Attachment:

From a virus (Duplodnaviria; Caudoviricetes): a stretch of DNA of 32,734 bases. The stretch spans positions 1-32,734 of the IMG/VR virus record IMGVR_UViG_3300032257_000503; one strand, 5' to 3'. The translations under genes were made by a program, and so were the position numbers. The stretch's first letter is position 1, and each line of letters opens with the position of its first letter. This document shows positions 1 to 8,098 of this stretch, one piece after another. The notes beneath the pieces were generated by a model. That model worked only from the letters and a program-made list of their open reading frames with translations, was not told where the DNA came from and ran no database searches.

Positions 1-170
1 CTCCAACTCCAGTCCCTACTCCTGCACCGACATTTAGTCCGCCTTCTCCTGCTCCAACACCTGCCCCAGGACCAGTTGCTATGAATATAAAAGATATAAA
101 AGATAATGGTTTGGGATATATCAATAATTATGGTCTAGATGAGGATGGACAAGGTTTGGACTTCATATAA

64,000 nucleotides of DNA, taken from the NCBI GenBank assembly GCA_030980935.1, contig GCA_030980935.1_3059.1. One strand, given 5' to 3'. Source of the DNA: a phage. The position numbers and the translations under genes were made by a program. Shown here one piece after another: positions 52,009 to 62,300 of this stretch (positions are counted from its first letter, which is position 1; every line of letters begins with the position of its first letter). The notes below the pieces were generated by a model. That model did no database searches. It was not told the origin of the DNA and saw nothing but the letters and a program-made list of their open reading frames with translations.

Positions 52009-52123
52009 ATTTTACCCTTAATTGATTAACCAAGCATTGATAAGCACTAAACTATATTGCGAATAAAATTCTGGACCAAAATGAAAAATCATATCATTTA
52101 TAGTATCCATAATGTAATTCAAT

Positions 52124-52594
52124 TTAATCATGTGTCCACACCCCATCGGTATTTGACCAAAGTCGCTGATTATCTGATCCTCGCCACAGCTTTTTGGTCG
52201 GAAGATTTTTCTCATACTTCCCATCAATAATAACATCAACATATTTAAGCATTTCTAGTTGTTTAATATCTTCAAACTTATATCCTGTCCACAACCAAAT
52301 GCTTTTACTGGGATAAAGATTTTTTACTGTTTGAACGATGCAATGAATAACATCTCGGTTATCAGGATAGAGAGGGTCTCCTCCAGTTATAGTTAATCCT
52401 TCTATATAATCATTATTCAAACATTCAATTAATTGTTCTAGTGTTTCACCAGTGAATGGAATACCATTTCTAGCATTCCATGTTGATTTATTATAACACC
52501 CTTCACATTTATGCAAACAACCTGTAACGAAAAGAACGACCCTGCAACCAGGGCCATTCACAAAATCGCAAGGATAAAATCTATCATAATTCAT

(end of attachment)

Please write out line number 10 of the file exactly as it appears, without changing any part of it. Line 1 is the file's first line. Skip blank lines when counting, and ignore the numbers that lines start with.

52124 TTAATCATGTGTCCACACCCCATCGGTATTTGACCAAAGTCGCTGATTATCTGATCCTCGCCACAGCTTTTTGGTCG